ChromaDex (CDXC) Announces Publication of Data on NAD+ Precursors NR, NMN
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ChromaDex Corp. (Nasdaq: CDXC) announced that an additional study recently published in the prestigious journal, Nature Communications, explains why NAD+ precursors (boosters) NR and nicotinamide mononucleotide (NMN) demonstrate similar metabolic benefits in mammals. The study conducted by a team including leading NAD+ researcher, Dr. Charles Brenner, found that effective supplementation with NMN depends on conversion to NR.
NAD+ is a cellular co-enzyme critical for energy production and mitochondrial health. Because NAD+ declines in aging, strategies for NAD+ repletion with B3 vitamins have become popular in order to maintain a youthful metabolism. Recent work also published in Nature Communications and led by Brenner, unequivocally demonstrated that NR is not only the most efficient and effective B3 at upregulating NAD+, but it is also the most effective activator of longevity-promoting sirtuin proteins.
NR is converted to NAD+ in a two-step process initiated by NRK1, a gene discovered by Brenner. Because the product of NRK1 is NMN, Brenner noted that, “Some people believed that NMN would be better at boosting NAD+ levels because NMN comes after NR in the pathway.” Their theory was that NMN could diffuse or be transported into tissues such as the liver and be directly converted to NAD+. “But that theory doesn’t take into account how compounds get into cells,” Brenner explained.
To test the theory, researchers knocked out NRK1 in mice. This enabled them to determine that NMN is converted to NR before entry into liver cells and cannot be converted to NAD+ without the presence of NRK1.
These results explain why NR and NMN have similar benefits in protecting against metabolic disease, neurodegenerative disorders and physiological decline in mammals. Brenner stated, “Anything NMN does, NR is going to be able to do because NMN must become NR to get into cells.”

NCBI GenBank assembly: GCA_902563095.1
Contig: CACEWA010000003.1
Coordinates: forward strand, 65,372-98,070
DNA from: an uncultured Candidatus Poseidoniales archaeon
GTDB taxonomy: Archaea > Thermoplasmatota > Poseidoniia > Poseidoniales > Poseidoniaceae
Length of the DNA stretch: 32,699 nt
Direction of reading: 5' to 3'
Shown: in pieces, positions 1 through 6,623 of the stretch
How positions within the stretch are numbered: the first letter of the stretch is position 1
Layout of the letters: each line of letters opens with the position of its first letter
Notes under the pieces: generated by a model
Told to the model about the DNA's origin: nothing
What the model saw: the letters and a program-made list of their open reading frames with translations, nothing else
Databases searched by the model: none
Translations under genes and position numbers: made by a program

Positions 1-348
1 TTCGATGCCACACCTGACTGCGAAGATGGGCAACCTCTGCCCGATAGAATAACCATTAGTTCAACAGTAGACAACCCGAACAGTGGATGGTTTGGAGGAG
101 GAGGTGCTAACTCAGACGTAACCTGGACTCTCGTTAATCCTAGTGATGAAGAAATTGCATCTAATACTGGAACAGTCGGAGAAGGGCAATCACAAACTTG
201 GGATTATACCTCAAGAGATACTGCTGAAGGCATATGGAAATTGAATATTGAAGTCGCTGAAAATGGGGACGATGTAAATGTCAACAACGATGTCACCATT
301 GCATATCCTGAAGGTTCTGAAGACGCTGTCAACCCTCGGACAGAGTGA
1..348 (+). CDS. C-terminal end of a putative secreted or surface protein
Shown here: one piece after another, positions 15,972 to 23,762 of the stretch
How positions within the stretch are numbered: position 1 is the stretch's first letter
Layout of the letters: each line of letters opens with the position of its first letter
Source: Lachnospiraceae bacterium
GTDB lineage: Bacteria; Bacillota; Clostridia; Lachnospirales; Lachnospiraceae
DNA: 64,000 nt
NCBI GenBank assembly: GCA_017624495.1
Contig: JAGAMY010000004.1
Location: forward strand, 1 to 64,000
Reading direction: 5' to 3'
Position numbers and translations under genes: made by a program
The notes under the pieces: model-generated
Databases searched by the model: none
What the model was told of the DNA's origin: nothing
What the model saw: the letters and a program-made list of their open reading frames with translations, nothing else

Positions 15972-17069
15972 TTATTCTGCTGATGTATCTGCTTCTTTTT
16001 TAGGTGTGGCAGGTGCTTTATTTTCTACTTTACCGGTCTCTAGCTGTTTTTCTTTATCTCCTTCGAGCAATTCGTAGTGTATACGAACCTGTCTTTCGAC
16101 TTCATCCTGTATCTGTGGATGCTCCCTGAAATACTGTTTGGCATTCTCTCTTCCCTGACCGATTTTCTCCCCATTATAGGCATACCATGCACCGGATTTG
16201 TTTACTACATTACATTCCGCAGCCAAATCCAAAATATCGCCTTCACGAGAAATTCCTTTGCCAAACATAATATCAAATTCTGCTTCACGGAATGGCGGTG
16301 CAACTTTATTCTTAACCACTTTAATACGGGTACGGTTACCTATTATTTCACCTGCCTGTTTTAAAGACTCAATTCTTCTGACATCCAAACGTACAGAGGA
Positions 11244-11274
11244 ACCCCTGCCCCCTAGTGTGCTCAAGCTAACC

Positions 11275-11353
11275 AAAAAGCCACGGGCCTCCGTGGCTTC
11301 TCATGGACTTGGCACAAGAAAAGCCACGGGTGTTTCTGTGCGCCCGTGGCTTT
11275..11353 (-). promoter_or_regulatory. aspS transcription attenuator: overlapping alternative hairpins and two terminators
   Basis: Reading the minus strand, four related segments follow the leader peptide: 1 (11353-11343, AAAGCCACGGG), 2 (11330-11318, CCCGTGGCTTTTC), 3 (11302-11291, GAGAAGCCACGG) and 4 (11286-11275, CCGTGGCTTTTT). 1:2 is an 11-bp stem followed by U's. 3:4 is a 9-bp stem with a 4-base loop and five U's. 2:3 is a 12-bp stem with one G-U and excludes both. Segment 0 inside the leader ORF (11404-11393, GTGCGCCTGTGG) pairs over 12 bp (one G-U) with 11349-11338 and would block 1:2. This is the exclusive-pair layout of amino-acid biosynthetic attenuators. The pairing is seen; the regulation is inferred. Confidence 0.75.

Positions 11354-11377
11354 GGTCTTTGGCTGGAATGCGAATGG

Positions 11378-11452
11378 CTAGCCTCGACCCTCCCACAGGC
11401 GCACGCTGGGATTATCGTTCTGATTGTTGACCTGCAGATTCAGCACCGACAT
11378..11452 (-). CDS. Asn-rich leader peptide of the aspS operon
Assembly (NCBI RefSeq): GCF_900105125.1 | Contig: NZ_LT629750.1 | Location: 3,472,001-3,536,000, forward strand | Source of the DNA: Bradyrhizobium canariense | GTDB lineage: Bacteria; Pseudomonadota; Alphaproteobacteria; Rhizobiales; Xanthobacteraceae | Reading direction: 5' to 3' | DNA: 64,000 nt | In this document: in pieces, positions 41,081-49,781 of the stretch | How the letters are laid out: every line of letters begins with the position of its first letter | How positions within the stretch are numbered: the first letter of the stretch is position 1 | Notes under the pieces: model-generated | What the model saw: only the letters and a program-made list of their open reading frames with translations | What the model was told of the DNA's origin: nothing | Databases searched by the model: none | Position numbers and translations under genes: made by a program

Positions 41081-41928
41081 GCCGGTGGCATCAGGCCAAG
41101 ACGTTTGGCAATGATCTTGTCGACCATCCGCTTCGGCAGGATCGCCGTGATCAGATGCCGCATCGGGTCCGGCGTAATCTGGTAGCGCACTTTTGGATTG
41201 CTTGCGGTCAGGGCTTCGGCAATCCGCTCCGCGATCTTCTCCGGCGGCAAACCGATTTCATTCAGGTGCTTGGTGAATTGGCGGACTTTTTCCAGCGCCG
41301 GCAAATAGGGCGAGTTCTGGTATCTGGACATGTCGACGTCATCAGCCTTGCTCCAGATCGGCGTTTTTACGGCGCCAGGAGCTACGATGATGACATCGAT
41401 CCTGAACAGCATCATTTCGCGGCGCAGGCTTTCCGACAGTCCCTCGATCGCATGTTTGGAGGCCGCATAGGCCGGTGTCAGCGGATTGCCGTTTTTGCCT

Asked about his thoughts on the research, ChromaDex’s Founder and CEO, Frank Jaksch, commented, “The body of scientific evidence confirming the importance of NAD+ in promoting healthy aging is overwhelming. With this established, we have seen the conversation shift from ‘How important is NAD+’ to ‘How do we most efficiently and effectively boost NAD+?’ NR continues to prove itself the leader over and over again.”
NR is superior to other forms of vitamin B3 in supporting healthy aging
When it comes to promoting longevity and healthy aging, researchers aim to boost NAD+ and sirtuin activities. Brenner noted that “Neither NMN, niacin, nor nicotinamide are more efficient than NR at boosting NAD+,” and that “Mega-doses of nicotinamide and ribose are not equivalent to NR because high doses of nicotinamide inhibit sirtuin activities.”
A decade’s worth of pre-clinical research as well as recently published human clinical trials have shown that supplementing with NR effectively boosts NAD+ levels. Daily NR supplementation – now widely available as NIAGEN® – safely helps to replenish NAD+ levels. Results from eight additional collaborative human trials currently underway should provide additional insights as to the critical role NAD+ plays in people. For additional information about NIAGEN®, visit www.Chromadex.com.
NAD+ activates cellular metabolism and energy production within the cell’s “power stations,” the mitochondria. Our mitochondria are constantly working to convert the food we eat into the energy necessary to power all bodily systems as well as help us stay healthy enough to ward off illness. The challenge is that both NAD+ levels and mitochondrial functions decline as we age. This reduction in NAD+ is believed by scientists to be linked to a wide variety of age-related conditions.
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